Local News

Woodstock Old Courthouse cost estimates soar to more than $13M, may need to borrow from city’s general fund

City Council leans toward skipping installation of second elevator, while a geothermal heating, cooling system is added to plans

The Old Courthouse and Sheriff’s House renovation could cost almost $5 million more than the $8.4 million estimate the city was given in July 2020 by its architect GWA Studios, Woodstock officials now project.

The latest figure of $13.25 million for the project was supplied to the city by Bulley & Andrews, a Chicago-based contractor, and part of the reason the cost is higher is because the city is now prepared to add a geothermal field underneath a parking lot across the street from the courthouse complex’s rear.

The field will serve to heat and cool the building in place of a traditional heating, ventilation and air conditioning system. The geothermal approach will cost $300,000 more upfront than the traditional heating and cooling system, but the city expects it may be able to recover some of that cost by building in slightly higher rents for the commercial tenants of the building, which will likely face significantly lower utility costs with the geothermal system.

Savings on the heating and cooling efficiency provided by the geothermal system means it would pay for itself eventually, city staff said. Plus, the city also has a chance to lower that $300,000 figure by getting some credits from ComEd, an idea that was still being negotiated last week, when officials last discussed the Old Courthouse project.

Most of the cost increase for the entire project, though, is being driven by higher market prices for building supplies, equipment and labor, and the city staff thinks the earlier estimate may have been a little low. Additionally, the scope of work for the project has grown since then, with far more upgrades slated for the Public House portion of the complex than were initially pictured.

“The previous budget did not include recently added projects, such as modifications to the Sheriff’s House to accommodate a microbrewery operation and remodeling of a majority of the Public House restaurant,” City Planner Darrell Moore said in a memo. “Also, the budget estimate includes tenant finishes, the costs for which may be rolled into leases or, otherwise, paid for directly by the tenants. Tenant leases are currently being negotiated.”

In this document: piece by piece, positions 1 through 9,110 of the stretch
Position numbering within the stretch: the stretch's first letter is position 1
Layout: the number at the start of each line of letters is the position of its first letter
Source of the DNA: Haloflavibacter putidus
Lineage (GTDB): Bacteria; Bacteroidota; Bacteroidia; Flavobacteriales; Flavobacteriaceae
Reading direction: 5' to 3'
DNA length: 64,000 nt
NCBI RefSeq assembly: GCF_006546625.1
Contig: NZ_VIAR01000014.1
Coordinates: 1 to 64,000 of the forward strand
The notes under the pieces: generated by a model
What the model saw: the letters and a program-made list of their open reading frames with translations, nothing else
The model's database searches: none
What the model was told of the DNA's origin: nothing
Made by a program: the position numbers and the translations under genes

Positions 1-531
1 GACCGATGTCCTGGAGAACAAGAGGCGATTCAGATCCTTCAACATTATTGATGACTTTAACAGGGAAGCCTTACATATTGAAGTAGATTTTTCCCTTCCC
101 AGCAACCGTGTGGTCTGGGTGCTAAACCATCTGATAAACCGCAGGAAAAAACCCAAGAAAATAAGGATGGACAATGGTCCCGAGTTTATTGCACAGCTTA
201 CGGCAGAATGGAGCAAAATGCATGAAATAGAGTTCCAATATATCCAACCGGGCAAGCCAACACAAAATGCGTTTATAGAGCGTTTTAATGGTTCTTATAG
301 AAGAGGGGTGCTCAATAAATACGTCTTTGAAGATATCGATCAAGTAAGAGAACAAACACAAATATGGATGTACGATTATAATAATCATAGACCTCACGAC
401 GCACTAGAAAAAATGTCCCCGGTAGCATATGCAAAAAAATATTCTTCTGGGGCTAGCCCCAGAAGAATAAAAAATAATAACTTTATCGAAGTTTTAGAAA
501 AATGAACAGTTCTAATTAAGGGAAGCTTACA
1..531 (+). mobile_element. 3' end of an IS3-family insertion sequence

Milwaukee’s MobCraft Beer is the brewery that recently agreed to lease space within the upgraded historic building, taking the place of an ice cream shop that had been interested but later dropped out. The Public House will remain a tenant, Ethereal Confections intends to run an event and banquet space in the property’s upper floor and the Woodstock Chamber will also locate within the building.

The city is also leaning toward using space in the renovated complex for a city-run arts center that would offer both educational and entertainment-based classes and events involving a range of creative disciplines.

Assistant City Manager and Finance Director Paul Christensen said Woodstock will have to absorb the newly discovered costs by extending the term of the bond the city plans to sell to finance the construction to 20 years from 15.

After that, he expects the building will be profitable to the city with the rents charged to its tenants.

The city’s tax increment financing district, or TIF, established in 2019 will also help fund the construction, as officials intend to put the district’s resources toward covering the bond payments.

But the city may have to borrow from other areas in the city for a few years until property values in the TIF grow. A TIF is a financial instrument that lets local governments dedicate property tax revenues from new property value created within district boundaries to improvements in the area to foster economic progress and job creation.

“In the first five or six years, we may have to go the general fund and grab some money,” Christensen said.

The general fund pays for essential city services like the police department.

“But I do believe when you get farther in this TIF, 10 years out, I believe this TIF will be highly successful. It’s a very large TIF, and we will be able to pull money and repay back the general fund,” he said. “... Once the building is paid off, this will pay dividends to the taxpayers of Woodstock. It will be a profitable building.”

Woodstock is also going to apply for another $900,000 in state historic tax credits that it would sell to the bank that purchased the other $2.1 million in state and federal tax credits the city obtained.

Christensen said the city regretted not applying for the entire $3 million in tax credits to help finance the project during its initial bid for the state and federal awards, but he thinks the city will be able to get the remaining $900,000 for which it is eligible on this project and can sell them to PNC Bank, which bought the other credits, at the same price as that initial deal.

Christensen said the city thought it would not initially need all $3 million in tax credits to help with the project.

“Grab all the marbles when you can get them,” council member Tom Niermann said in response.

Sam Lounsberry

Sam Lounsberry

Sam Lounsberry covers local government, business, K-12 education and all other aspects of life in McHenry County, in particular in the communities of Woodstock, McHenry, Richmond, Spring Grove, Wonder Lake and Johnsburg.